Sterling traded around $1.30 today, a 5 and a half month high, unmoved by House of Commons Speaker John Bercow's decision not to immediately allow a vote on the Brexit withdrawal deal.
Investors appear to believe a no-deal exit from the EU would be averted.
Investors have been rushing to cover short positions as the risk of a no-deal Brexit ebbed, with the most likely outcome now expected to be a three-month extension to the October 31st deadline to leave the European Union.
The pound slipped briefly after Bercow's ruling on Monday.
He said the same issue had been discussed on Saturday when opponents turned Prime Minister Boris Johnson's big Brexit day into a humiliation.
Bercow said, however, the government could still secure ratification for the deal by October 31st if it had the numbers in parliament.
"It's not really a surprise. The thinking was that he would probably block it," said Michael Hewson, chief market strategist at CMC Markets.
"The risk of a no-deal in the short term has diminished and that is why the pound is managing to hold up as well as it has," Hewson added.
Holding on to the 6% gains chalked up since October 10th, the pound was at $1.2984 after Bercow's statement, having slipped off an earlier high of $1.3012.
Against the euro, the pound strengthened 0.3% to 85.89 pence.
Stephen Jen, a macro hedge fund manager at EurizonSLJ expected the pound to trade in the 1.33-1.36 range in coming days.
"Whether it can scale the 1.40 threshold will depend on the discussions on the future arrangement with the EU and the UK's own growth strategy," Jen added.
Parliament will vote in the second reading on legislation known as the Withdrawal Agreement Bill tomorrow, after which amendments can be proposed.
The pound opened 0.5% weaker on Monday but recouped losses as comments from Northern Ireland's Democratic Unionist Party were interpreted as meaning it could support Johnson's Brexit deal.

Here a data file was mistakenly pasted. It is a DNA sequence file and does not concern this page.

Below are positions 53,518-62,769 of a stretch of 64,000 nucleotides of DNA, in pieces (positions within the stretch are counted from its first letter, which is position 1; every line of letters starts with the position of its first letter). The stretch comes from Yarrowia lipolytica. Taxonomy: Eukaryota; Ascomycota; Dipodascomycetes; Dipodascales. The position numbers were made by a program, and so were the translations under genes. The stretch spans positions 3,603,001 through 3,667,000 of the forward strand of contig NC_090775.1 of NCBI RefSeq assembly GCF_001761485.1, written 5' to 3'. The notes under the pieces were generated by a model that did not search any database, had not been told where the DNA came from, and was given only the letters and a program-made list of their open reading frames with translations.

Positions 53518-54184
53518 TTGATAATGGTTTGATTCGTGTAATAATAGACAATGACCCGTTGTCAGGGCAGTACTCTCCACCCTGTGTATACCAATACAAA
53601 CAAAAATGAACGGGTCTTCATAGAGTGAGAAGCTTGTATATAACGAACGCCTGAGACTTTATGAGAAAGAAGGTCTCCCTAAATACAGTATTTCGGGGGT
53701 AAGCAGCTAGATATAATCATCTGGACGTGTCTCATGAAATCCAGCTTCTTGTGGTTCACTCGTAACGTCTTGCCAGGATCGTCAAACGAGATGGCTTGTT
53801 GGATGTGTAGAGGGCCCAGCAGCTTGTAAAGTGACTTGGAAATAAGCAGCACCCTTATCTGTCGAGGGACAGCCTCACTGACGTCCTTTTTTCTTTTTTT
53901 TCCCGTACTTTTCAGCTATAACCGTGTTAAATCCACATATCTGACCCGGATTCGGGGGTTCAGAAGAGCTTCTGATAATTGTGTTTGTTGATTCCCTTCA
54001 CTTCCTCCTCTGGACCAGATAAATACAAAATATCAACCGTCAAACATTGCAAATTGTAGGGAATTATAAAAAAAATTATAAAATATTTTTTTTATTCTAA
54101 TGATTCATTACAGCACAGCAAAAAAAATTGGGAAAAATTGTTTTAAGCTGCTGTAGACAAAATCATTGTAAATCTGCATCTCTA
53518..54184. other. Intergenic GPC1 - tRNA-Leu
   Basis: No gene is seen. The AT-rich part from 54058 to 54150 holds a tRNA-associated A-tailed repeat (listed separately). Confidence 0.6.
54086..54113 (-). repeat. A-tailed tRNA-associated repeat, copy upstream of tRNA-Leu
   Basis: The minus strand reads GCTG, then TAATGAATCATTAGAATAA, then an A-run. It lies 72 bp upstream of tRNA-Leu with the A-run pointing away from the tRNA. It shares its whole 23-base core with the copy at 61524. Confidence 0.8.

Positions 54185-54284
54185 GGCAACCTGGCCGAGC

However, while the DUP comments may have been a catalyst, analysts said the market was being driven by investors scrambling to buy the currency before it rallied further, especially those who were "short" the currency.
"There is a FOMO in the market, fear of missing out, so everyone wants to be on the right side of the trade. We know sterling will appreciate if we get a deal and no deal is now unlikely ... so that's slightly skewing the bets," said Morten Lund, strategist at Nordea Markets.
Broader market sentiment mirrored that view as gauges for implied sterling volatility in different tenures eased.
The optimism was also reflected in stock and bond markets.
Mid-cap London-listed shares rose 0.4%, while yields on British government bonds rose 5 to 7 basis points across the curve.
Uncertainty still lingers, however. The government has reiterated that Britain will leave the EU on October 31st.
"I think markets are really trying to feel their way through this, but you don't want to be caught short the pound at this point," said Ned Rumpeltin, European head of currency strategy at TD Securities.